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Monday, 21 March 1927

Senator GRANT (New South Wales) . - This is one of the most important clauses of the bill, and if agreed to will have a very undesirable effect upon, at least, the State of New South

Wales. Section 4 of the Surplus Revenue Act of 1910 reads -

The Commonwealth shall, during the period of ten years, beginning on the 1st day of July, 1.91.0, and thereafter until the Parliament otherwise provides, pay to each State by monthly instalments, ov apply to the payment of interest on debts of the State taken over by the Commonwealth, an annual sum amounting to 25s. per head of the number of the people of the State.

Under tlie per capita system the amounts received by the respective States last year were -


If this bill is agreed to none of the States will be entitled, under that section, to receive any sum. The States of New South Wales, Victoria, Queensland, and South Australia will lose between them £6,9S3,S73. I believe that, by certain clauses of the bill, itis intended to substantially recompense some of the other States'. I fail to see why the State of New South Wales should be thus treated. It is very rarely indeed that representatives of that State complain of the distribution of Federal revenue; but this, I think, is one of those occasions when strong exception should be taken to the proposal to withdraw the per capita payment from the State while provision is made in other clauses to continue special payments to other States. If the bill stopped at clause 2 it would mean the total abolition of the per capita payments, leaving to the States the right to tax themselves and find their own revenue.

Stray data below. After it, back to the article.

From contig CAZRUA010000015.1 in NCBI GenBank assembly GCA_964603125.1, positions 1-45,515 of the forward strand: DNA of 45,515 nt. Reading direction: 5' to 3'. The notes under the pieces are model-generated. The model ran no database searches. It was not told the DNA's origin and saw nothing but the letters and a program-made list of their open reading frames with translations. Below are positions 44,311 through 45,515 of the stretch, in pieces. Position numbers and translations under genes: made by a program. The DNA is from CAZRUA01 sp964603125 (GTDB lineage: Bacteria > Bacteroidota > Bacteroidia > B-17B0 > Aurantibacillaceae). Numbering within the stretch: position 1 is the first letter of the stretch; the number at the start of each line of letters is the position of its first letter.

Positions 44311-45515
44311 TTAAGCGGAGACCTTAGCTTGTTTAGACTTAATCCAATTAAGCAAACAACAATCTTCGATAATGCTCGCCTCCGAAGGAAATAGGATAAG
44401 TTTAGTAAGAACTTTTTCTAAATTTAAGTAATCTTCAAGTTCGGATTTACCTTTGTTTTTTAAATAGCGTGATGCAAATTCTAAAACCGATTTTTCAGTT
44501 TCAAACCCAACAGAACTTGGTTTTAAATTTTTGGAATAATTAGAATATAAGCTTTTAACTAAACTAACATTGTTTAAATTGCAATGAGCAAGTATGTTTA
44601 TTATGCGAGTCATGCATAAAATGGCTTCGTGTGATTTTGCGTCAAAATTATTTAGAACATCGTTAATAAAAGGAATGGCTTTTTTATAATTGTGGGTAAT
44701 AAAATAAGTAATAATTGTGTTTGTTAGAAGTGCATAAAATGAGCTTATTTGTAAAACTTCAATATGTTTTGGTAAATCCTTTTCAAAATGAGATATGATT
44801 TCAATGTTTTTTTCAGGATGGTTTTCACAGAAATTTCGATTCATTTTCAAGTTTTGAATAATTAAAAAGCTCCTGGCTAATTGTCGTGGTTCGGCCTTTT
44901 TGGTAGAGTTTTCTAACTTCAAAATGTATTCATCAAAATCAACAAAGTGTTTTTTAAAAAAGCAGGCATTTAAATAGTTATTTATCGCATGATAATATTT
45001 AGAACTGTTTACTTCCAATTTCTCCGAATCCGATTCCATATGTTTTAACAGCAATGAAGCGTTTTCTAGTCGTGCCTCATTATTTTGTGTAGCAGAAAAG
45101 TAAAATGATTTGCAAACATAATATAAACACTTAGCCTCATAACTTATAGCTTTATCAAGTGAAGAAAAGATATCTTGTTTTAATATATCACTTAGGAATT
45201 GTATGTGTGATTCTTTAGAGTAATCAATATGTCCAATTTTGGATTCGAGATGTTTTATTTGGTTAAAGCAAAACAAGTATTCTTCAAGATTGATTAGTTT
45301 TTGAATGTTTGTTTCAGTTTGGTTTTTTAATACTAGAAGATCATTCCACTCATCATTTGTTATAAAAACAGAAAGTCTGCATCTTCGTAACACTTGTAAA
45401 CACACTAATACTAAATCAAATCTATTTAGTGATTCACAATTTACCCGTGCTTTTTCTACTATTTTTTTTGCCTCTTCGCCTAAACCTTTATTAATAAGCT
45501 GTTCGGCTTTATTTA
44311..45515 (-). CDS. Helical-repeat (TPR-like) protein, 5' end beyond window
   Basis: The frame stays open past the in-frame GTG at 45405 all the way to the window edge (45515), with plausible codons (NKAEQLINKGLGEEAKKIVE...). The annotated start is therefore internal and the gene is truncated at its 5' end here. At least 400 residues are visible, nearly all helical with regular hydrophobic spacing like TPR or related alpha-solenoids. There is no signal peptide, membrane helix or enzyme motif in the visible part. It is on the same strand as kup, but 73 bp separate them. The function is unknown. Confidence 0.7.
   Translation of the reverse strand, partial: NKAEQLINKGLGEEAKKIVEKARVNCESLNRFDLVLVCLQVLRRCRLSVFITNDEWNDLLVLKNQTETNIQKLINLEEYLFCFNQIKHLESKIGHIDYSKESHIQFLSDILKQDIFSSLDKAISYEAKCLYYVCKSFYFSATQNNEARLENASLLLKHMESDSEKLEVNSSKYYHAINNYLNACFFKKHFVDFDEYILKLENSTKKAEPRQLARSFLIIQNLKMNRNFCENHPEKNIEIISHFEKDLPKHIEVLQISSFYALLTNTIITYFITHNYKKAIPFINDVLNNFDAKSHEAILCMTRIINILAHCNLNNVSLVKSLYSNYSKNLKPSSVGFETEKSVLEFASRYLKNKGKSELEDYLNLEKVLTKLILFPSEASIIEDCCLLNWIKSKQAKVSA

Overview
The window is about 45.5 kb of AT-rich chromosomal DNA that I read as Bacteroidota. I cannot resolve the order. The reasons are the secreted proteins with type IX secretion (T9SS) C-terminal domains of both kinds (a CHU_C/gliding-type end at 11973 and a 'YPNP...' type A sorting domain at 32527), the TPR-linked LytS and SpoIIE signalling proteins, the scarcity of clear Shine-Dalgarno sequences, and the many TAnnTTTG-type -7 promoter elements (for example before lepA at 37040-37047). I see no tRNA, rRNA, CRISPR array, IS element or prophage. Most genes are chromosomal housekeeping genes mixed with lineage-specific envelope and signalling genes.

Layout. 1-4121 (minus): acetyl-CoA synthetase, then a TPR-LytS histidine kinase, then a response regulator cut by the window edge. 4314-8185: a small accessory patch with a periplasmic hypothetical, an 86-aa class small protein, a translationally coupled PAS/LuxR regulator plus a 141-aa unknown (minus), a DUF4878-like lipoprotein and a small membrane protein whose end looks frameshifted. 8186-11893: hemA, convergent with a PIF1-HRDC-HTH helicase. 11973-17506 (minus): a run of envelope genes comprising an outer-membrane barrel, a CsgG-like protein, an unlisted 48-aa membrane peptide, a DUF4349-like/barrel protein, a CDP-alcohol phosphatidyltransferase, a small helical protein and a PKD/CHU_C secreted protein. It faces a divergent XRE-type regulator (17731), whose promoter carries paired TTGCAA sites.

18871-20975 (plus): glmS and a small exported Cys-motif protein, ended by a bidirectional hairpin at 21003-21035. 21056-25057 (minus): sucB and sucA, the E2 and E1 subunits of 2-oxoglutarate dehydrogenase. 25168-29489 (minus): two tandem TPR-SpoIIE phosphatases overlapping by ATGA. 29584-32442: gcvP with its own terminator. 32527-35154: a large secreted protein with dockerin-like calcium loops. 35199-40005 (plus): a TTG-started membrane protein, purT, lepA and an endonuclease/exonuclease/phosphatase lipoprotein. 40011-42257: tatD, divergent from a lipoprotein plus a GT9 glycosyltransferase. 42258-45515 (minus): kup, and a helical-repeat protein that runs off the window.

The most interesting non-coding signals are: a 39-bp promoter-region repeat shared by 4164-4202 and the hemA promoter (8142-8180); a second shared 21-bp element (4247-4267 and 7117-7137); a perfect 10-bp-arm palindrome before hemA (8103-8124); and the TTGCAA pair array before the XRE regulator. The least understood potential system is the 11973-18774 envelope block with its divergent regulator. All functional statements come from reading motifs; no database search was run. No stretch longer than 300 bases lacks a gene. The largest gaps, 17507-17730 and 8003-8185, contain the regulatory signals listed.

Senator Crawford - It is a right that the State of New South Wales has been exercising very freely of late.

Senator GRANT -This is the first time to my knowledge any honorable senator from New South Wales has objected to special payments to other States. We have- agreed, without any comment worth mentioning, to an impost of about £6,000,000 a year to maintain the sugar industry of Queensland, and with very mild protest now and again we have agreed to the payment of doles to Western Australia and Tasmania.

Senator Payne - Doles?

Senator GRANT - Yes, doles, which, so I am told, sap the marrow out of the backbone of the people who get them. It is generally recognized that the payment of money to any person who gives nothing in return has a very damaging effect on his moral fibre. I realize quite well that the bone of contention all along has been the distribution of the spoils collected at the Customs house.

Senator Thompson - We have heard all about that.

Senator GRANT - But I want to say it again, because I cannot shut my eyes to the fact that, while the supporters of the Government masquerade as protectionists, they are, like Senator Thompson, only high revenue tariffists

The TEMPORARY CHAIRMAN (Senator DUNCAN - The honorable senator must confine his remarks to the clause.

Senator GRANT - If the bill stopped at clause 2, it would deal out at least even-handed treatment, if not justice, to all the States; but it does not do so. There are other provisions which destroy the effect of this clause, but I shall have another opportunity to deal with them. In the meantime, I protest against the proposal to rob New South Wales of £2,978,343 during the current financial year.

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